Fractionals, timeshares make sense in down economy
Many in recessionary market turn to smaller purchases to tune of $11.28M through August
October 18, 2009
In a recessionary economy where cash is said to be king, purchases of fractional and timeshare vacation homes are gaining traction. However, the two should not be confused with each other.
Through August, timeshare and fractional ownership transactions in Routt County had totaled $11.28 million, a little more than 5 percent of the total of $200 million in dollar volume through the first eight months of the year.
Consumers may regard the term fractional as a euphemism for timeshare. However, Dave Irish, of Steamboat Ski & Resort Realty, said the two products are distinctly different. Timeshare sales are based on vacation periods and the flexibility they offer for owners to vacation at many destinations within the company’s network. They often involve purchasing points that can be spent throughout a network of resorts, Irish said.
“Fractional is an ownership product for people who want the security and comfort of real estate that doesn’t require the same amount of capital investment” as whole ownership.
Often, fractional owners have the ability to swap their unit with another owner in another destination. But the system doesn’t offer the same flexibility as a timeshare.
“In ski resorts like Steamboat, fractional buyers typically have formed a strong connection to the area and desire to return repeatedly,” Irish said.
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One timeshare project, the Steamboat Villas in the Morningside Tower at the Sheraton Steamboat Resort, was dominating dollar and transaction volume with 185 sales totaling $7.3 million.
The condominiums there enjoy some of the most direct ski-in, ski-out access in Steamboat, immediately adjacent to the Steamboat Gondola. They have been extensively remodeled in the past two years and represent the height of luxury finishes in a timeshare resort here.
A company spokesman for Starwood Vacation Ownership declined to discuss details of the resort’s performance here but acknowledged that 2009 has been a successful year thus far.
A Sheraton Steamboat spokesperson said in December 2008 that the ability to remodel Morningside Tower and convert it to timeshares was a key factor in Starwood’s decision to buy the hotel and its affiliated golf course for $57 million in 2007.
Starwood began refurbishing the condos in April 2008 and completed the first 21 two- and three-bedroom units of the eventual 45 within seven months. They began hosting vacationers last ski season.
One way to describe them is to compare the Steamboat Villas to some of Steamboat’s best ski-in/ski-out condominiums with all of the luxuries of a full-service hotel, including room service and concierge service.
Sales at the Villas have been
steady throughout the fall on Oct. 8, the project closed four transactions including a pair at $55,900, another at $29,900 and one at $19,900, for an aggregate value of $161,600.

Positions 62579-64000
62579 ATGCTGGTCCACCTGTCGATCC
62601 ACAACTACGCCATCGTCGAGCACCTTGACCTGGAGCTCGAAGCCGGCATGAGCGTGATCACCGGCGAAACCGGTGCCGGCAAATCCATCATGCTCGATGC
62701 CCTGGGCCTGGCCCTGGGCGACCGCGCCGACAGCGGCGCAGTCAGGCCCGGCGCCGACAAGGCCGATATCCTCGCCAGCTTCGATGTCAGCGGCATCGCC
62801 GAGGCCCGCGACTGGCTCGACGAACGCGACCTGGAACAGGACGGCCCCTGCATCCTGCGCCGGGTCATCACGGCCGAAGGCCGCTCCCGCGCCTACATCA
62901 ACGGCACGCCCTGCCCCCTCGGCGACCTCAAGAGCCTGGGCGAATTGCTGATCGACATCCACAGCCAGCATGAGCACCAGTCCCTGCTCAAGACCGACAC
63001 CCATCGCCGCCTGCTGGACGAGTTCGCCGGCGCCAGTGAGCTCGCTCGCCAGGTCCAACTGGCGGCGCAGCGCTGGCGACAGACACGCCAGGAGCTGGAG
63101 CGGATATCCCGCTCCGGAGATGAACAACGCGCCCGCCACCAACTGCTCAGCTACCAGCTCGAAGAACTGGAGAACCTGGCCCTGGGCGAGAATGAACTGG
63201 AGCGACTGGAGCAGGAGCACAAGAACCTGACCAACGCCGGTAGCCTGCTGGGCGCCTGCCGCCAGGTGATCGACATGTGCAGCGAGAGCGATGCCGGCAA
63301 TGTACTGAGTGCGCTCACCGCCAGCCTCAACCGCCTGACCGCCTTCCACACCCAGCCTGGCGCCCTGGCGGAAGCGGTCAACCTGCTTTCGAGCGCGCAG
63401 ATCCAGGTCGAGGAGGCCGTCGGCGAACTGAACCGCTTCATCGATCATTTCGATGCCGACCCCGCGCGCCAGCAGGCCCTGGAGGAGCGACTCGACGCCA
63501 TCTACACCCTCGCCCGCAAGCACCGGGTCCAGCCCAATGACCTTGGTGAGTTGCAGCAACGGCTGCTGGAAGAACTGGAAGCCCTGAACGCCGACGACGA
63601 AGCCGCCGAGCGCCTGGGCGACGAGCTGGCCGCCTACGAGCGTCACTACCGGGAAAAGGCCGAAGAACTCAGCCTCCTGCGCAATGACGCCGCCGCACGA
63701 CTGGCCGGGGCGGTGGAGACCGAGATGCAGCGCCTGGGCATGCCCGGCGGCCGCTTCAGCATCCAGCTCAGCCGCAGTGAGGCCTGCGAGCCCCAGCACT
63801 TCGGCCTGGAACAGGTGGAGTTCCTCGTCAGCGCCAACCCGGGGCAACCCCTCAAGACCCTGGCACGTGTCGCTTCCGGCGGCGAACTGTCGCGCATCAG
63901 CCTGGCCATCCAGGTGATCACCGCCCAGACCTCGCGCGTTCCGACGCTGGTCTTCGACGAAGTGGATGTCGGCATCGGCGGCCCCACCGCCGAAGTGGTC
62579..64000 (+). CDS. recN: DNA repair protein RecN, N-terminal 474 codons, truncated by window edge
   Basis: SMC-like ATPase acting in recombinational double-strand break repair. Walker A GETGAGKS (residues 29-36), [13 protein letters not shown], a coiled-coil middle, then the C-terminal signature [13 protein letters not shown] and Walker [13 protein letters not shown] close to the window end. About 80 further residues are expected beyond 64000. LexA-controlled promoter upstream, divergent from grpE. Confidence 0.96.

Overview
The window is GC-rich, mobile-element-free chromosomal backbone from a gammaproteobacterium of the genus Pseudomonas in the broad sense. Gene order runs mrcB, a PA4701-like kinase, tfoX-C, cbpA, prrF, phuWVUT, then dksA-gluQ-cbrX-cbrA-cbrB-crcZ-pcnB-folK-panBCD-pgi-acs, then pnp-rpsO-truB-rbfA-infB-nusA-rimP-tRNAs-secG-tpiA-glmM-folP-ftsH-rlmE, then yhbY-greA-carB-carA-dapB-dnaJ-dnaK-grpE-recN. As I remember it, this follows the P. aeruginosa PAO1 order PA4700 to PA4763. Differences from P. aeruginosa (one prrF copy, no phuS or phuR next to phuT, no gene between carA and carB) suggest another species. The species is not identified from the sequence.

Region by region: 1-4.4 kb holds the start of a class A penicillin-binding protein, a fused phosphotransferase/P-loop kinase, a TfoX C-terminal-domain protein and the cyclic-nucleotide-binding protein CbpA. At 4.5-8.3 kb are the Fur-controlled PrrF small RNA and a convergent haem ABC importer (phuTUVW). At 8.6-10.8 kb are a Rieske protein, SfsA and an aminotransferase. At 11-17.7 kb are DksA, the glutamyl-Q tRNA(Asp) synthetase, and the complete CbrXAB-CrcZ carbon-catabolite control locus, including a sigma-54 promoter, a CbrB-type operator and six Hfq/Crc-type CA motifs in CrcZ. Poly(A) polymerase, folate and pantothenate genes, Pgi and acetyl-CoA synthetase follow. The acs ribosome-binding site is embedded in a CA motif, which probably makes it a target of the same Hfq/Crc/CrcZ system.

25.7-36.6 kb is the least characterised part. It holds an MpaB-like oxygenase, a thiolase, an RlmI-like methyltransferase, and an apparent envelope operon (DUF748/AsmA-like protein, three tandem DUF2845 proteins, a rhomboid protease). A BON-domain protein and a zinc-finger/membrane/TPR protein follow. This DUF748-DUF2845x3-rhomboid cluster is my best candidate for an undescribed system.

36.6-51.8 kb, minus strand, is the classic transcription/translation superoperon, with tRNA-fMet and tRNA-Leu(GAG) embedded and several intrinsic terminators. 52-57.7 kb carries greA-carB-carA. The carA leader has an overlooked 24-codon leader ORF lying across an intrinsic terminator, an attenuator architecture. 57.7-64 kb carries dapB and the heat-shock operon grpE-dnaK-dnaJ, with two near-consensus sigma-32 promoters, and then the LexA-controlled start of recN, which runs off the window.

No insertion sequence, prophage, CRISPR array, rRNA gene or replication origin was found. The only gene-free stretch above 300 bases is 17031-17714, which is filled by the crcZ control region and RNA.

Also tracking consistent transactions this autumn are timeshare sales at the Village at Steamboat managed by Wyndham Vacation Ownership.
The Village, with brand-new product and lower price points, saw days in September when 14 unrelated buyers bought a large number of vacation periods in 38 condominiums with a combined value of $1.13 million. On another day, there were seven sales, again tying up a substantial number of vacation periods with transactions ranging from $42,500 to $176,000.
Company spokeswoman Liz Hutchinson said her company offers a point-based product that allows buyers to vacation at resorts throughout its portfolio. Wyndham resorts span Australia, the South Pacific, Hawaii (seven to choose from), California, Arizona and destinations on the East Coast. Steamboat is the company’s most significant ski destination.
Wyndham/The Village at Steamboat had been quiet during August. The biggest expense of timeshare companies is their sales and marketing effort, and Hutchinson said her company spent part of the summer refocusing those efforts to fit the economy.
“We purposely retracted our revenue goals from $2 billion to $1.2 billion, and we looked at our marketing program and decided to target better customers. At the same time, we limited the development pipeline.”
The result of the two strategies in concert was a 40 percent reduction in sales, but that was expected.
“We’re very much on target to reach the $1.2 billion by Dec. 31,” she said.
One quarter-share at a time
Irish said there are 50 to 100 fractional units on the market in Steamboat this month, spread among the Steamboat Grand Resort Hotel, Christie Club and the Porches of Steamboat.
Intrawest owns Steamboat Ski & Resort Realty, the Steamboat Grand and Steamboat Ski Area.
The Steamboat Grand had seen 22 transactions valued at $1.55 million through August, and Irish said he played a role in all of them. There have been just two transactions in the past six weeks with a typical sale of $120,000 for a quarter-share.
Fractional purchases are made on the basis of frequency of use,” Irish said. “With the high cost of whole ownership, people often look at how often they plan to use a condominium. Many people can’t justify the capital outlay. If they only expect to use it two or three times a year, fractionals look very attractive. You get very high quality and great locations for an amount that makes sense.”
Irish has been involved in the Steamboat Grand since before it was built in 2000, and he saw it finally sell out in 2006. And although there were unexpected twists along the way, “it’s turned out exactly as we originally intended,” he said.
A burst of fractional sales can be expected late this year or early in 2010, when the portion of the condominiums at One Steamboat Place that offer fractional ownership begin to close.
– To reach Tom Ross, call 871-4205
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